Science Starts with density and distance


May 8, 2015
1274 Views

A rousing game of “Will it Float?” occasionally played on The Late Show with David Letterman was really just an impressively popular density guessing game. In our recently added Science Start Outreach Program, Discovering Density, we play a similar game, predicting and testing to see what happens when you toss things into a tank of water. The Science Start program is for grades K-2 and travels to schools, daycares, scout groups, and more to educate students with hands-on learning experiences. 

SS4

Sahil tests the hypothesis that a tiny metal car is denser than water and will sink.

The most fun results are the ones that surprise the young students, like a whiffle ball that will not sink even though it is full of holes, a Lego brick (you’ll have to test that one out for yourself), or liquids that can float on or sink through other liquids in a density column.

SS1

Carolyn points out to a class at Passmore Elementary that an object that is floating must be touching the surface of the water in a presentation of the new Discovering Density program.

Making the distinction that density isn’t just about weight or mass or size but instead the comparison between the two can be a tricky concept at first. Similarly, very small and very large numbers, distances, and time scales can be difficult to grasp, so to make it a little easier, you could try holding a planet like Jupiter or maybe Neptune, if you prefer, as we model the vast distances of our solar system and think about scale in Space: Going the Distance.

SS2

Carolyn points out the different types of liquids forming four distinct layers in the density column that she made during the presentation. The density column was given to the group’s teacher after the show so that students could watch it change over time.

Volunteers spread out with their planets to see the relative spaces between their orbits and explore what a model is, why it’s helpful, and what about the model isn’t quite as it is in real life. For our model to be to scale for both the sizes of the planets and for the distances between them is tricky—in a classroom-sized solar system, it’s going to be almost impossible to see most of the planets from most seats, and even the sun seems petite!

SS3

Carolyn holds up a three-foot board that models the planet Jupiter. If Jupiter was just three feet across, the Sun would have to have a diameter of 23 feet!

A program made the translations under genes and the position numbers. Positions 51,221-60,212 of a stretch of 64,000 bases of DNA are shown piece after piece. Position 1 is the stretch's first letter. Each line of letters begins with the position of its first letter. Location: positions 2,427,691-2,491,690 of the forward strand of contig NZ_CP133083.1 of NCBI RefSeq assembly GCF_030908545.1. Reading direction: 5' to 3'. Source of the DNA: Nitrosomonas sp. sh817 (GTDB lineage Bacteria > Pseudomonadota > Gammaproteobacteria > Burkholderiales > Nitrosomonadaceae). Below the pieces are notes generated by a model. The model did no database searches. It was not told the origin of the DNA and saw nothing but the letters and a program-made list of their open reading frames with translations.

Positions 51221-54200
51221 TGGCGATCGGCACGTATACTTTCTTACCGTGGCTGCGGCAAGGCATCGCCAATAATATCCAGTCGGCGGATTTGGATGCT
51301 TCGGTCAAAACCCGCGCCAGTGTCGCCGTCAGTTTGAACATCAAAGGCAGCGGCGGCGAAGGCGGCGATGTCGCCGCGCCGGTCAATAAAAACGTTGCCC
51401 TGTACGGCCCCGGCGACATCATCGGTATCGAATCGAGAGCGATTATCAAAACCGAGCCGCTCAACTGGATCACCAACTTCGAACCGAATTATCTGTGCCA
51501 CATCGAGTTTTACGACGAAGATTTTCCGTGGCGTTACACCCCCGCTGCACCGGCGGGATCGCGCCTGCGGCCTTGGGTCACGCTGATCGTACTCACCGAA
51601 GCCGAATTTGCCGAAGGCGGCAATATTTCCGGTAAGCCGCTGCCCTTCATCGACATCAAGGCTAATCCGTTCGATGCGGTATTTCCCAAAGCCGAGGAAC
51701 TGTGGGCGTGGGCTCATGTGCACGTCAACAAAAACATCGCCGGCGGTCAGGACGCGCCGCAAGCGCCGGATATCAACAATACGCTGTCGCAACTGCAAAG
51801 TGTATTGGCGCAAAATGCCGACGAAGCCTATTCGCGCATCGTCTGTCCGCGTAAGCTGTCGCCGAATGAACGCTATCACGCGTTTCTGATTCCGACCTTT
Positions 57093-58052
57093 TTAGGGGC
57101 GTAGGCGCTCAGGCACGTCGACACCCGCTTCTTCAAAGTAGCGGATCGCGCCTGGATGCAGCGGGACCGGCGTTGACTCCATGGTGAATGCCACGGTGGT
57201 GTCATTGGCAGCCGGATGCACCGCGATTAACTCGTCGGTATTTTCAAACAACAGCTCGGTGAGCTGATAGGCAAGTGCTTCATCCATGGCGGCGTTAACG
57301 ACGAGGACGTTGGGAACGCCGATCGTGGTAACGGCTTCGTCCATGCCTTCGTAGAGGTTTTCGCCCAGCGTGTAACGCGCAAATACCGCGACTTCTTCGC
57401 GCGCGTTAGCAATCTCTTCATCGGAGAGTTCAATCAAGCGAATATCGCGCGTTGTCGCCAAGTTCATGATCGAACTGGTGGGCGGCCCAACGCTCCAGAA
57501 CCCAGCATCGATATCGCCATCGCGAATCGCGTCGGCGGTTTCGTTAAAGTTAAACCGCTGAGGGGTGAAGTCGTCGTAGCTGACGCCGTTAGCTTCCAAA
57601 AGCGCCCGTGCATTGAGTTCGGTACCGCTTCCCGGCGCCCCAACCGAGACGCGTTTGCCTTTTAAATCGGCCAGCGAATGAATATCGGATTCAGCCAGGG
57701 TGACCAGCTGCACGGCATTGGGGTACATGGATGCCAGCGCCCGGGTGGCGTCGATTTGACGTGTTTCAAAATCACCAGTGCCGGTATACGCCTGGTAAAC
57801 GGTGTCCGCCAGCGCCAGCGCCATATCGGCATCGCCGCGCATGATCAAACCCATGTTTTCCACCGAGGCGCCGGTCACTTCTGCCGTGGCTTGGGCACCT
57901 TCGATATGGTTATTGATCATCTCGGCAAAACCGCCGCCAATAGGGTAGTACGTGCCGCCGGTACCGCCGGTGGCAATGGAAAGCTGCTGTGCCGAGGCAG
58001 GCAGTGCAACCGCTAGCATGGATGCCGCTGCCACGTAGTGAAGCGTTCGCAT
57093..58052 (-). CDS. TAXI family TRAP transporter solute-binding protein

Book Science Start for your school or scout group today by contacting Greta Brannan at (713) 639-4758 or outreach@hmns.org. For more information on HMNS outreach programs, click here.

Carolyn L
Authored By Carolyn L Leap

Carolyn coordinates the Science on Stage outreach program at HMNS and will blog about science toys and experiments, logic puzzles, and whatever else seems interesting at the time.

Leave a Reply

Your email address will not be published. Required fields are marked *

This site uses Akismet to reduce spam. Learn how your comment data is processed.

Become An HMNS Member

With a membership level for everyone; Don't just read about it, see it.

View All Membership Levels

Editor's Picks Is Darwin relevant today? Oh The Hermannity! The Story of Houston’s Most Beautiful Green Space A Few Member Benefits Most HMNS Members Don’t Know About What The Loss Of The Museu Nacional in Rio de Janeiro’s Collections Means To The World What Is The Deal With Brontosaurus?! Lou The Corpse Flower : Why He Smells So Bad And Why We Should Be Excited When He Blooms
Follow And Subscribe

Equally Interesting Posts




HMNS at Hermann Park

5555 Hermann Park Dr.
Houston,Texas 77030
(713) 639-4629


Get Directions Offering varies by location
HMNS at Sugar Land

13016 University Blvd.
Sugar Land, Texas 77479
(281) 313-2277


Get Directions Offering varies by location
George Observatory

21901 FM 762 Rd.
Needville, Texas 77461
(281) 242-3055

Hours
Tuesday - Saturday By Reservation
Saturdays 3:00PM - 10:00PM
Saturdays (DST) 3:00PM - 11:00PM
DST = Daylight Savings Time.
Please call for holiday hours. Entry to Brazos Bend State Park ends at 9:30 p.m. daily
Get Directions Offering varies by location

Stay in the know. Join our mailing list.